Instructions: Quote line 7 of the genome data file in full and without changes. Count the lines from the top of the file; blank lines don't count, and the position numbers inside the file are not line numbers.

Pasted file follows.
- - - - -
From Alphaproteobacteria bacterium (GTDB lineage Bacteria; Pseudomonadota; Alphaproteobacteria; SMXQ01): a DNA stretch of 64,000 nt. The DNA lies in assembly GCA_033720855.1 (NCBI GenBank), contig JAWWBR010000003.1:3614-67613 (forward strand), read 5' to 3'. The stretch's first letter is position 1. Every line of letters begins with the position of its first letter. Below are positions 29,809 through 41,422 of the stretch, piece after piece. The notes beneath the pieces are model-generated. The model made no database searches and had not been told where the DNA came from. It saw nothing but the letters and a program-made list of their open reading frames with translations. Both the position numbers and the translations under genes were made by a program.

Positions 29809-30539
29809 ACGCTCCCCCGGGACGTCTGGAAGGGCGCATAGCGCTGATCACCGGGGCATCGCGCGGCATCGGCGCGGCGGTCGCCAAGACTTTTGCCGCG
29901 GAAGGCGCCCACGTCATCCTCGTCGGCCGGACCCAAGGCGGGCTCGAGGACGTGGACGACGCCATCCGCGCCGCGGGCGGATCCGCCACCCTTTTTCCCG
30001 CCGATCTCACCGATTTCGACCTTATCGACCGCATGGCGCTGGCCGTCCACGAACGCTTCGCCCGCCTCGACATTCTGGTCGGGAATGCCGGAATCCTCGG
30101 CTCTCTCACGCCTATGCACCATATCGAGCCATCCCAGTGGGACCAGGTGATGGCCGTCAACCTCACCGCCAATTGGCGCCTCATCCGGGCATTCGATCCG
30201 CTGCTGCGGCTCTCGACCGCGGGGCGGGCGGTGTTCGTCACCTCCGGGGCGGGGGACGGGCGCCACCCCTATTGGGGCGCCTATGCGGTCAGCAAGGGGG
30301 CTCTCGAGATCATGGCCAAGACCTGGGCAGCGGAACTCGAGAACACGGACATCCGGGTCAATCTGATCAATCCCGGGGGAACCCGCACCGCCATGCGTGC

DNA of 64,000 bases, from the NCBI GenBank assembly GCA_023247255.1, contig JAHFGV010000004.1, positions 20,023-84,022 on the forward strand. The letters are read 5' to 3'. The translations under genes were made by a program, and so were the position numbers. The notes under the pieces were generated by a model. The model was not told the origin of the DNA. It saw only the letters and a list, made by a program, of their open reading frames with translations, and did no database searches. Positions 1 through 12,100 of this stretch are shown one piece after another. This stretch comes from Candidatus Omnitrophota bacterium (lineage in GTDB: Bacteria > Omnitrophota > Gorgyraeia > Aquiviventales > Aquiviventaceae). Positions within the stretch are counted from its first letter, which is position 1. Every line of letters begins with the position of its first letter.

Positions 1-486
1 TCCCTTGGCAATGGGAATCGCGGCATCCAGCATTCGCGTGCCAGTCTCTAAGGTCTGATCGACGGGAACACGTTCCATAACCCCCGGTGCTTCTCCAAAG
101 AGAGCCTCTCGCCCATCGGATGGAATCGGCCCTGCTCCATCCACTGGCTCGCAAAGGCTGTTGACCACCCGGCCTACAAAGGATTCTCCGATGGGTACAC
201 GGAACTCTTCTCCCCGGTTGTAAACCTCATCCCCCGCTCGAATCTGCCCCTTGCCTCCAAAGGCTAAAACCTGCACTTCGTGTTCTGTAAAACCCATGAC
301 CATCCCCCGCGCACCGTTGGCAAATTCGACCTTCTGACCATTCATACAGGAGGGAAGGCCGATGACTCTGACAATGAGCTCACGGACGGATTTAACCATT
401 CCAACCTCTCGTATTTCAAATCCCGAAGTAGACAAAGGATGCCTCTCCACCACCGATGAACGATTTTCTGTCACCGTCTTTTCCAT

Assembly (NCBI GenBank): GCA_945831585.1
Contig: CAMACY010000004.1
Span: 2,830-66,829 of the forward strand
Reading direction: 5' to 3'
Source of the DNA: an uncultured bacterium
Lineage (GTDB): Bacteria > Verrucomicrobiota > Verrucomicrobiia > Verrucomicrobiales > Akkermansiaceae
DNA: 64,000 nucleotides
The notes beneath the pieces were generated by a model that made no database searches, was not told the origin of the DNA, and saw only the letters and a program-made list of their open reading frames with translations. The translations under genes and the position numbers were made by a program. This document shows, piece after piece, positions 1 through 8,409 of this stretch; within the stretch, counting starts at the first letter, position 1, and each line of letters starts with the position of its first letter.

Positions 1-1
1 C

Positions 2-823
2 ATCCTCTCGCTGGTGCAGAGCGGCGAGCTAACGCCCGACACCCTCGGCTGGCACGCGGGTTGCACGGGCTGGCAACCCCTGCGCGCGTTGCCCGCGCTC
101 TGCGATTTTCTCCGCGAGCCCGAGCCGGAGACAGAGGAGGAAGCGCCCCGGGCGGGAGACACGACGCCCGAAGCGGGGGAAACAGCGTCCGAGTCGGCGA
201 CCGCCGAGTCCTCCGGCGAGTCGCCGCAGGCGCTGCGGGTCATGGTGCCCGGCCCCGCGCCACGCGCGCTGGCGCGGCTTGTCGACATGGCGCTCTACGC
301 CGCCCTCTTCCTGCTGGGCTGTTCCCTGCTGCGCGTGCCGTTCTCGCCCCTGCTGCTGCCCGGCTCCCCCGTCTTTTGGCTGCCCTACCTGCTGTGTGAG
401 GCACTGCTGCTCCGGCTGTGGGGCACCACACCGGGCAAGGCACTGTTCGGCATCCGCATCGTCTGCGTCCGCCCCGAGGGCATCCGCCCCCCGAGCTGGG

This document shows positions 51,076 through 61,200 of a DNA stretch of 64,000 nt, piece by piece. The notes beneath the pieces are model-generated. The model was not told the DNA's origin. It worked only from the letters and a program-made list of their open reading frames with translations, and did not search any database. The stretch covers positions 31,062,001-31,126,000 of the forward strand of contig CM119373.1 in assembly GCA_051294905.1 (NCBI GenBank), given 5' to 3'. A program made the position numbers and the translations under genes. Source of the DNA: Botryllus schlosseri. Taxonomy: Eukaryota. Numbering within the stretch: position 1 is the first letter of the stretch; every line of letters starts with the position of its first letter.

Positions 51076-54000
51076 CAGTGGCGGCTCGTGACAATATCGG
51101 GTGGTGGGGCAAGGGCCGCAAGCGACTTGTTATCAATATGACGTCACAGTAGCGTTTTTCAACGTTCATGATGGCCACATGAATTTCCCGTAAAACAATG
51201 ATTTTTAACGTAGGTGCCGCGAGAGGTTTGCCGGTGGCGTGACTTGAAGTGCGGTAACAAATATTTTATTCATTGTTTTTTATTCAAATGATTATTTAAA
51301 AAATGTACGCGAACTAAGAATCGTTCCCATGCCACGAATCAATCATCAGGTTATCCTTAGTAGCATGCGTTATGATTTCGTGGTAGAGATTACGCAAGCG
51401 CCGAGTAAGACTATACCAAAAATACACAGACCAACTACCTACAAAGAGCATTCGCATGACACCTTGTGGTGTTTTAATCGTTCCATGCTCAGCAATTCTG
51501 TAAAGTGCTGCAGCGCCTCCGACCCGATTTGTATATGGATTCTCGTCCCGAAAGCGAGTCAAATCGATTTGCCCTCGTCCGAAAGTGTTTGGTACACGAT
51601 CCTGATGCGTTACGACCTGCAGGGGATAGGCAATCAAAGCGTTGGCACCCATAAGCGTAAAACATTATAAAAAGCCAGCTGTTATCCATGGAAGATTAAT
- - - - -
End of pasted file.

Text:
30201 CTGCTGCGGCTCTCGACCGCGGGGCGGGCGGTGTTCGTCACCTCCGGGGCGGGGGACGGGCGCCACCCCTATTGGGGCGCCTATGCGGTCAGCAAGGGGG